Container gardening in my Brooklyn backyard is complicated; much of my north-facing garden enjoys (I use the verb with gently gritted teeth) a lot of shade.
From fall through early spring the shade is complete. The pots receive no sun at all, as it dips below a tall townhouse which casts a long shadow. But, from mid spring through late summer, the amount of welcome sunlight increases from less than one tentative hour to a solid five at the sun’s zenith, before dwindling again as the year turns.
The good news is that my garden is lush, beautifully textured, and a rainbow of green hues. Here are 12 tried-and-tested shade-loving plants that thrive in my USDA zone 7b backyard:
Photography by Marie Viljoen.
Planted in a sturdy pot three feet tall by 20 inches wide, this dwarf cultivar stays relatively compact and is crowded with blooms from late spring. It receives the full five hours of direct sun by midsummer, but can handle less.
In two years of growing this hydrangea, I have propagated three additional shrubs. Free plants! And an excellent return on investment.
The shrub is useful in water-wise gardening, as it actively dislikes being moist, and is one I frequently pass over on my daily watering rounds in summer.
Aralia ‘Sun King’
It provides substance to the back of a row of pots, and practically glows in the dark. It receives a maximum of three hours of direct sun in summer.
Ligularia is most famous for its enormous umbrella leaves, which add tropical drama to challenging gardens. In direct sun Ligularia leaves tend to wilt, even if well watered, but will perk up again as shade returns.
Generally, I err on the side of less water, as overwatered plants take time to show stress, by which time it may be hard to rehabilitate them. But these mountain natives like it wet, as long as their drainage is excellent; the water must be able to run freely from the pots’ drainage holes. (My aha moment came when I began growing wasabi this year, but that is another story.). Rogersia is also a generous giver, as it can be divided easily to make more plants. I now have three.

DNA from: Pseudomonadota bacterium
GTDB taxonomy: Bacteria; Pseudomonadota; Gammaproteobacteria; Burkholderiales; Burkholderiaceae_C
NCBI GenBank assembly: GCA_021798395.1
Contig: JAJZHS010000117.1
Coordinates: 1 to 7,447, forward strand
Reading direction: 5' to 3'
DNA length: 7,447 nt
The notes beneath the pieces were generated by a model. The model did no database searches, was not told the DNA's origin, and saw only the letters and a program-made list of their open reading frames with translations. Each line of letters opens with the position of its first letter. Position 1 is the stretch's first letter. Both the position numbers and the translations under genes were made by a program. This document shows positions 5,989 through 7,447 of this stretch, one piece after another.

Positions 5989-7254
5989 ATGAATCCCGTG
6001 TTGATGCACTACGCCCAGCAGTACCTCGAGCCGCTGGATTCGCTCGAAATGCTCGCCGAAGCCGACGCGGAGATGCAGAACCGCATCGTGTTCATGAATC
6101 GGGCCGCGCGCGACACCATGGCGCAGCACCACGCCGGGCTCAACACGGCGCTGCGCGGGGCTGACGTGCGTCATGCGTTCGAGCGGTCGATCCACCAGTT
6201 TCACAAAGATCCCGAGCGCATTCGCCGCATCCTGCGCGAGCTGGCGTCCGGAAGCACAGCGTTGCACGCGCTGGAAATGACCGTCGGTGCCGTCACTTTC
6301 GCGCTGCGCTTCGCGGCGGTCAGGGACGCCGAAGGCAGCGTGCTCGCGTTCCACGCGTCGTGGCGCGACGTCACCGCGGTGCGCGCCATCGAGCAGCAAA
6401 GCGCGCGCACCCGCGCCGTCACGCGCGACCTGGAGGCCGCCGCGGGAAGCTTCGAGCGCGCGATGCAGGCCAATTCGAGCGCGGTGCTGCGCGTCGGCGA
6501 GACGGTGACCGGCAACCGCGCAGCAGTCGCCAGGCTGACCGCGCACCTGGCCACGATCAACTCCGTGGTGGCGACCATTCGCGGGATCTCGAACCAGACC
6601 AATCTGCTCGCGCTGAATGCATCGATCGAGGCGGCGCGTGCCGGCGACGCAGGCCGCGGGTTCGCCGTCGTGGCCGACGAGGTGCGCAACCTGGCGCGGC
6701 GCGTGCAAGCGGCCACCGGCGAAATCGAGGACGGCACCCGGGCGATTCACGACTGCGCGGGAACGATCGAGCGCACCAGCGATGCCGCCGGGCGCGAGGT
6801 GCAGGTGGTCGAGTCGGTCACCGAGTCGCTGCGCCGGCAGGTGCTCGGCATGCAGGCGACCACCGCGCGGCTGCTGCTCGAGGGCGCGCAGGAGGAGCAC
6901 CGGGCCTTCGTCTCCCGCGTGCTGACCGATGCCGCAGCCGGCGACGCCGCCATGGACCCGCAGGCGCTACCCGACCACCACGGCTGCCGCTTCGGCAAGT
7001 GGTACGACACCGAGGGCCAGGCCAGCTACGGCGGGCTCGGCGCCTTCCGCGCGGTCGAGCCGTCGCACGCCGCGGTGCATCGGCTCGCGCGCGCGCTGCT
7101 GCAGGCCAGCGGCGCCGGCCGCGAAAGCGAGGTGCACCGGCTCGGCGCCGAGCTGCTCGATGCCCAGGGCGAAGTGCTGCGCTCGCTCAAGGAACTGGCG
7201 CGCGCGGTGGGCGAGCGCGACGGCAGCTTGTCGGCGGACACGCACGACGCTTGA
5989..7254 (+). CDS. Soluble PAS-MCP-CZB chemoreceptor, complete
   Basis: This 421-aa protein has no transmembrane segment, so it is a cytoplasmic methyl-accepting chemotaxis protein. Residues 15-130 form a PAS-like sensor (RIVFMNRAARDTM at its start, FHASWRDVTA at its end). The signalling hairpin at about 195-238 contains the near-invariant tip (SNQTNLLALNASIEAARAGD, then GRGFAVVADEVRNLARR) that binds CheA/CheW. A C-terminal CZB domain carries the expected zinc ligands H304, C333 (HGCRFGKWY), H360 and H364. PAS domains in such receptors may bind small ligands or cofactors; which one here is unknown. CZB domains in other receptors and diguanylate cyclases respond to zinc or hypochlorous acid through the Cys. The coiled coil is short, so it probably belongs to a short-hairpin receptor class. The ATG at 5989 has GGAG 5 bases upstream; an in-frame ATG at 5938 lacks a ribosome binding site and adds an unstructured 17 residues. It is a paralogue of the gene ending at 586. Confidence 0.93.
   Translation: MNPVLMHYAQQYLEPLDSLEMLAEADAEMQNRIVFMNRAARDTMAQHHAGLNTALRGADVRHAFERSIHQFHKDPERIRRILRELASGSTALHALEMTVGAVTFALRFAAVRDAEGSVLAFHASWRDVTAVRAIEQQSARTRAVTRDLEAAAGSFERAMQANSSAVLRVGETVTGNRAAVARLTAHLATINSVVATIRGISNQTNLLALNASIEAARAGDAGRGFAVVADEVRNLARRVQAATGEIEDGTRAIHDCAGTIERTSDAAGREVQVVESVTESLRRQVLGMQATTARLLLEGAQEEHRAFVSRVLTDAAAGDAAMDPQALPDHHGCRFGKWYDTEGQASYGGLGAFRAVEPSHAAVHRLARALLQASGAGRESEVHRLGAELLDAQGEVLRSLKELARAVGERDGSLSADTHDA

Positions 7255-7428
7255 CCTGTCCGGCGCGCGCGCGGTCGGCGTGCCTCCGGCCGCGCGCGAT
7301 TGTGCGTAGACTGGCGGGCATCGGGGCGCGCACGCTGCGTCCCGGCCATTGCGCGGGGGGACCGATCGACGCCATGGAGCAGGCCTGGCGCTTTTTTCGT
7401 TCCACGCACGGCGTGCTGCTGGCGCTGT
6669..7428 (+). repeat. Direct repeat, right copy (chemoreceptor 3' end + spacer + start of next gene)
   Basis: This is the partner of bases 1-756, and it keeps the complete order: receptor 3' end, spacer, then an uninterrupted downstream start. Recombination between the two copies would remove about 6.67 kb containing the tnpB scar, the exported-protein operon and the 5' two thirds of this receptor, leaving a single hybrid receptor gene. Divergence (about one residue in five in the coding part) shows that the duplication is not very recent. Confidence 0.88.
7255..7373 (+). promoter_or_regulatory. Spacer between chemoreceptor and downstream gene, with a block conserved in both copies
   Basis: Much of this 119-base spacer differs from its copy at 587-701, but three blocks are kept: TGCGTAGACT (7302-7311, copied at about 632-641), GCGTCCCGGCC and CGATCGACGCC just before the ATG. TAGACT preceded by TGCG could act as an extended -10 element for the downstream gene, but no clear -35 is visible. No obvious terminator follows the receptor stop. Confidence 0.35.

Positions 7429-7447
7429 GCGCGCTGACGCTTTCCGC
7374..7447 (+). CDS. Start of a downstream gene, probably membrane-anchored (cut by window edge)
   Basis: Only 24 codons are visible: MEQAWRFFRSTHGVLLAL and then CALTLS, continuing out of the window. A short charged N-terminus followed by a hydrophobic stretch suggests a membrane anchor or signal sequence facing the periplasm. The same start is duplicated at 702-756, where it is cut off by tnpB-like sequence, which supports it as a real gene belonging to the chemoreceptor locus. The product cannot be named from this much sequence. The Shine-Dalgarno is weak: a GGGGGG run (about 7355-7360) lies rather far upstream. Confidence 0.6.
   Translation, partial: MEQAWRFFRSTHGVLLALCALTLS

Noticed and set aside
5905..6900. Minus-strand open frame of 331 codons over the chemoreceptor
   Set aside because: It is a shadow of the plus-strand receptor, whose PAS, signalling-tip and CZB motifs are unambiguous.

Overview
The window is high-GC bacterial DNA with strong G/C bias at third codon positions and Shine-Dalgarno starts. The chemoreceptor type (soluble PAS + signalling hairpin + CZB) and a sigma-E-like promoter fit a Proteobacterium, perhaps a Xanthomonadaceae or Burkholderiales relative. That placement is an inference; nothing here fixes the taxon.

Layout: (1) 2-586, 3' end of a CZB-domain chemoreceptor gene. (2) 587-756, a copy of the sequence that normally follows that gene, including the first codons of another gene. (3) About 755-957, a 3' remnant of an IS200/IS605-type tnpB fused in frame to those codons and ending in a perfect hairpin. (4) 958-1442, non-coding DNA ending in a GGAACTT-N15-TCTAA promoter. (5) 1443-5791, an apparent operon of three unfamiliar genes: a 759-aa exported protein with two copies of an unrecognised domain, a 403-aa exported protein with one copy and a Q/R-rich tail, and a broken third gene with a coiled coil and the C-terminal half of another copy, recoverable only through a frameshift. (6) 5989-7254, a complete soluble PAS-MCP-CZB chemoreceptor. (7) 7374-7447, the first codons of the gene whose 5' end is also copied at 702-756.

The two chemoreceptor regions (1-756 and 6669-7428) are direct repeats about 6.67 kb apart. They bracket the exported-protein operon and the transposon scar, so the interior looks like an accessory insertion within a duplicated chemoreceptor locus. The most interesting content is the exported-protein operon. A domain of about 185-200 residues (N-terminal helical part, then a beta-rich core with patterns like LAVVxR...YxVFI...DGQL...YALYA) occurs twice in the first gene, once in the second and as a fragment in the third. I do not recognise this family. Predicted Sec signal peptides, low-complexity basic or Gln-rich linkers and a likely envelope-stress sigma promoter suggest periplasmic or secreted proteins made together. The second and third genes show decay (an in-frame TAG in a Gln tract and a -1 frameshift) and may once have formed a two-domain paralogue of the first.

Compared with some other ferns, the lady fern can tolerate quite dry soil, and this makes me feel less guilty about my water hogs.
These gracefully arching fronds are one of my favorite parts of the shade garden. This plant has given rise to six additional ferns over the two years.
I use them as specimen plants, allowing their generous sideways spread to take up as much room as they like. Mine have not been bothered by slugs, but if they are problem, fill a small dish with beer and place it in the pot for three nights (fresh beer every night, please) to catch the little marauders. Need more? Those teardrop flowers, loved by hummingbirds (and edible for humans, too).
This native annual grows prolifically in nearby damp woodlands, and one spring I carried home six seedlings. I am now never without jewelweed and have to weed dozens of volunteers out at the beginning of each growing season: its spring-loaded seed capsules explode to project seeds far from the parent. But the plants’ dramatic rise from zero to four feet tall in summer is so impressive that I never want to be without them.
While there is no doubt that a potted garden requires more attention than one in ground (rain is not as helpful, and watering is high maintenance), it does provide benefits: containing prolific plants, and also allowing you to give custom care to plants with specific needs, from very different backgrounds; whereas in ground they share soil media and moisture, in pots you control the conditions.
Tell us about your shade: Where do you live, and what do you grow?
N.B.: For more of our favorite container gardens, see: